This is the main track of research within the Unit. A reliable tool for velocity prediction is useful for all other CYRU projects.
Traditional Velocity Prediction Program (VPP) codes solve the rigid body equations of motion for the yacht in three or four degrees of freedom. The solution could be either static, where force and moment equilibrium is imposed, or dynamic, where the equations are integrated in time. Hydro and aerodynamic input is obtained from empirical relations, experiments or Computational Fluid Dynamics (CFD).
In our approach we use CFD for the entire VPP, i.e. we solve the fluid and rigid body equations of motion in a coupled manner as a function of time. This development will be taken in several steps described below. The technique developed is named CVPP.
Chalmers Yacht Research Unit – Project overview. Green: finished; Yellow: ongoing; White: planned
Project 1.1. In his Licentiate thesis, Lindstrand Levin simulated the hydrodynamics using a Reynolds-Averaged Navier-Stokes (RANS) solver, but the aerodynamic flow was modelled using empirical data. See Lindstrand Levin and Larsson (2017) in the publications list. This requires a Navier-Stokes based flow solver and a 6 DOF rigid body solver, strongly coupled. Special routines are needed for rudder movement, sail trimming and reefing, as well as for the operation of the program. For stability reasons the DOFs have to be introduced gradually and the time stepping varies, which calls for considerable testing and validations.
Carl Janmark (Janmark 2017) carried out his Master’s thesis within the project and improved the original technique in several respects, for instance by a better rudder control algorithm and a more efficient monitoring of the process by external Java scripting.
We plan to further develop CVPP as follows:
1.2. Include also the aerodynamic part in the CFD solution. With this update, the entire hydro/aero flow problem will be solved in a coupled manner
1.3. Introduce incoming waves. With this functionality, motions when sailing in a seaway, as well as speed loss may be simulated under realistic conditions
1.4. Include body motions of the crew. By moving around the crew can impose motions on a dinghy that can boost speed, particularly when sailing in waves.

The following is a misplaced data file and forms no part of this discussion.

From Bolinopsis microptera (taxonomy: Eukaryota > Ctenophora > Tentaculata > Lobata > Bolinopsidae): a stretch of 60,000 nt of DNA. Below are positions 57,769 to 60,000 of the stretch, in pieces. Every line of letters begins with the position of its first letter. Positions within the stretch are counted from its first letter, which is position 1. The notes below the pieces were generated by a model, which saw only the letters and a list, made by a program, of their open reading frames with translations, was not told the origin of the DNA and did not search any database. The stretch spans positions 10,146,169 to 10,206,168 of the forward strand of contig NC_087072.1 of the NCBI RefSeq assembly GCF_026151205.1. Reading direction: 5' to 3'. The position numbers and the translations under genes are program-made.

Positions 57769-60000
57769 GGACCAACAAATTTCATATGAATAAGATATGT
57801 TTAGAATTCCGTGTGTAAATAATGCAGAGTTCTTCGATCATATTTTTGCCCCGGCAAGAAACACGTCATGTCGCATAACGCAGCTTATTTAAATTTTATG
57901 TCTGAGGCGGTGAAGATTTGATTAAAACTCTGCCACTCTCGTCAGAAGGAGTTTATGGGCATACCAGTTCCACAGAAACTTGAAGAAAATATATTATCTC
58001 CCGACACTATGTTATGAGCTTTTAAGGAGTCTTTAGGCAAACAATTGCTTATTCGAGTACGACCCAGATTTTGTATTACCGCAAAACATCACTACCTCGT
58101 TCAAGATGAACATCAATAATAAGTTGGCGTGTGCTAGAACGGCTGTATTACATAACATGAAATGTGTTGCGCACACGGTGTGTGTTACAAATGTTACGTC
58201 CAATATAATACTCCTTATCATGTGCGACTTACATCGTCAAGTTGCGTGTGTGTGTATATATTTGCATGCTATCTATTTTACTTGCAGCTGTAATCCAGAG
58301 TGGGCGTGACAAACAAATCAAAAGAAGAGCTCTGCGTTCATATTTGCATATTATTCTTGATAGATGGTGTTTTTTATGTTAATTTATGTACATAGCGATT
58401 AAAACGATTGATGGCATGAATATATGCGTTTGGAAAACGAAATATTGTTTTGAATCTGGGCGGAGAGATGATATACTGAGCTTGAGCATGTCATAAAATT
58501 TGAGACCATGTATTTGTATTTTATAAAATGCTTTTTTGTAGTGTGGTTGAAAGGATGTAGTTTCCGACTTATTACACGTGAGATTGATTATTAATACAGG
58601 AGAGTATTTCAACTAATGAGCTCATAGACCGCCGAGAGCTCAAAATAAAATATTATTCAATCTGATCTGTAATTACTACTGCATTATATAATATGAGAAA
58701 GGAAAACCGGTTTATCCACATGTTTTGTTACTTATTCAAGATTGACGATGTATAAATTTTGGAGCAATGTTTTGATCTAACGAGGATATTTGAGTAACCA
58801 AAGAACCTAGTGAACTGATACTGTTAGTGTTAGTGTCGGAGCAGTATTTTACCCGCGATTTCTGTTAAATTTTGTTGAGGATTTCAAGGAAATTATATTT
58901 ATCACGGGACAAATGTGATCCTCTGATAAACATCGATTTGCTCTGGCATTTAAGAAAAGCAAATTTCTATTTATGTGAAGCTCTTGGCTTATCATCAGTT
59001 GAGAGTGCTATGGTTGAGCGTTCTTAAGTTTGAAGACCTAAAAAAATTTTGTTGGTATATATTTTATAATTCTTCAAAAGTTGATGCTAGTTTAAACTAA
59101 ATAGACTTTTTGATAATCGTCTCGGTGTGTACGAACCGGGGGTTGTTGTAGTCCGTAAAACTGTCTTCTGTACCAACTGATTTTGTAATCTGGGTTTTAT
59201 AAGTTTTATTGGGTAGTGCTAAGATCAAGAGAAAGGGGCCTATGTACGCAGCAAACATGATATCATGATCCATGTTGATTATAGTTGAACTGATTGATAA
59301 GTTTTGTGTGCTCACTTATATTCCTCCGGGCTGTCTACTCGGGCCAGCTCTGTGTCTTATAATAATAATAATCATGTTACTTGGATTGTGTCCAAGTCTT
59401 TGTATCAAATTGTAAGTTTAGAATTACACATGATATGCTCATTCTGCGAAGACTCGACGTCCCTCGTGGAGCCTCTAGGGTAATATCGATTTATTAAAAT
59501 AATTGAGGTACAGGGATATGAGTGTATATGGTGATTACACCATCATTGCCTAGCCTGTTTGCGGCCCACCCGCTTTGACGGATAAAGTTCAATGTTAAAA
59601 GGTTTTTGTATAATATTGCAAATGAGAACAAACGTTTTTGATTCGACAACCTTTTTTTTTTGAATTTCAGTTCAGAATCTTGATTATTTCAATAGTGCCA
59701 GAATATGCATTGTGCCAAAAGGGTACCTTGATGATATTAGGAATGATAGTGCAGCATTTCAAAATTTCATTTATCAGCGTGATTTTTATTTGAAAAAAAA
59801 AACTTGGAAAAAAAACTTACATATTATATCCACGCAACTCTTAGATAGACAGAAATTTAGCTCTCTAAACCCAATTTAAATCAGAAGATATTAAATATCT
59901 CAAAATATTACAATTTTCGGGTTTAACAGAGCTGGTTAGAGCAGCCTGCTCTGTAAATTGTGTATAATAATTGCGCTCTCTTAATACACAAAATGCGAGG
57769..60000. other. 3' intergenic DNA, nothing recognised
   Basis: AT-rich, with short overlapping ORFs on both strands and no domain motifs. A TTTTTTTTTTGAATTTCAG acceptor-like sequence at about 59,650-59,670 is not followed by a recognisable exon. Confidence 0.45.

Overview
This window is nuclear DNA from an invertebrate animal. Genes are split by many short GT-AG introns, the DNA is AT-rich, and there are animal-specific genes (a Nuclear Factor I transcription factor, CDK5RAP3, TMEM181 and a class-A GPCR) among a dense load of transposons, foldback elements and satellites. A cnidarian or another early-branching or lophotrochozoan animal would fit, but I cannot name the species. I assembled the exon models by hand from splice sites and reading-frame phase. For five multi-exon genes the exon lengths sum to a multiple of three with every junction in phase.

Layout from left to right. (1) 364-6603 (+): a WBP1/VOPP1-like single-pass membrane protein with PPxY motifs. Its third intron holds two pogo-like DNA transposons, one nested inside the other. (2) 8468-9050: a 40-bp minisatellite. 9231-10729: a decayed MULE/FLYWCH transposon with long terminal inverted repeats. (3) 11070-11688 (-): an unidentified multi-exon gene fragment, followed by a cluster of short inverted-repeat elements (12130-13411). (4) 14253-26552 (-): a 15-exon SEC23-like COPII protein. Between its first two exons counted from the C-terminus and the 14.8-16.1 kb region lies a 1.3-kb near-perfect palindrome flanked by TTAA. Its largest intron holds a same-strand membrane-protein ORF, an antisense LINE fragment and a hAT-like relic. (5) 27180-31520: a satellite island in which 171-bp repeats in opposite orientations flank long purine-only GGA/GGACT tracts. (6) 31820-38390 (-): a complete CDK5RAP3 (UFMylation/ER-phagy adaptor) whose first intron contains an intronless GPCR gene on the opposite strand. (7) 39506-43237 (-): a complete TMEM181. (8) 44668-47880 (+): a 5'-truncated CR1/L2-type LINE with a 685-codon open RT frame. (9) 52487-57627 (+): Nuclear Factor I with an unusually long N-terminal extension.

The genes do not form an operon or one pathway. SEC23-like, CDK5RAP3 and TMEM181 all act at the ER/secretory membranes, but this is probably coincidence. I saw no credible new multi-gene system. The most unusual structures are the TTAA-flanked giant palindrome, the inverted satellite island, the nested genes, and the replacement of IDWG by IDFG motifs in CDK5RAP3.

1.5. Include fluid-structure interaction (FSI) of sails and hull/appendages. The shape of the sails determines the pressure distribution, which in turn changes the shape. Taking sail flexibility into account when computing aerodynamic forces is important, particularly under unsteady conditions. FSI will also be considered for the hull/appendages.
1.6. Include rapid controlled motions of the sails (pumping, flicking). There are several techniques used for artificially increase sail power. All are based on rapid changes of the sail angle of attack. With the above items in place these effects can be studied under realistic sailing conditions.
Project 1.7 is a pre-amble to 1.2, where CFD computations of the flow around a jib/mast/main combination are carried out both for steady conditions and in pitch at two frequencies. Only upwind cases are considered. The computations are validated against wind-tunnel experiments. Initial computations are reported in the MSc thesis by Persson (2016). More complete results are provided in Persson, Muggiasca and Larsson (2017). The experience from the numerical modelling will be exploited when introducing CFD for sails in the CVPP (Project 1.2).
Project 1.8 is also related to 1.2 but for downwind sails. This work is carried out by Gustaf Magnander as a 60hp MSc project. Only steady state conditions are studied and validated against wind tunnel data. Note that the flow around a downwind sail is fundamentally different from that on an upwind sail.
Project 1.9 is a pre-amble to Project 1.5, but carried out separately from the CVPP to investigate the Fluid-Structure Interaction of both upwind and downwind cases. It will be particularly important downwind. Only steady conditions will be considered in this initial study.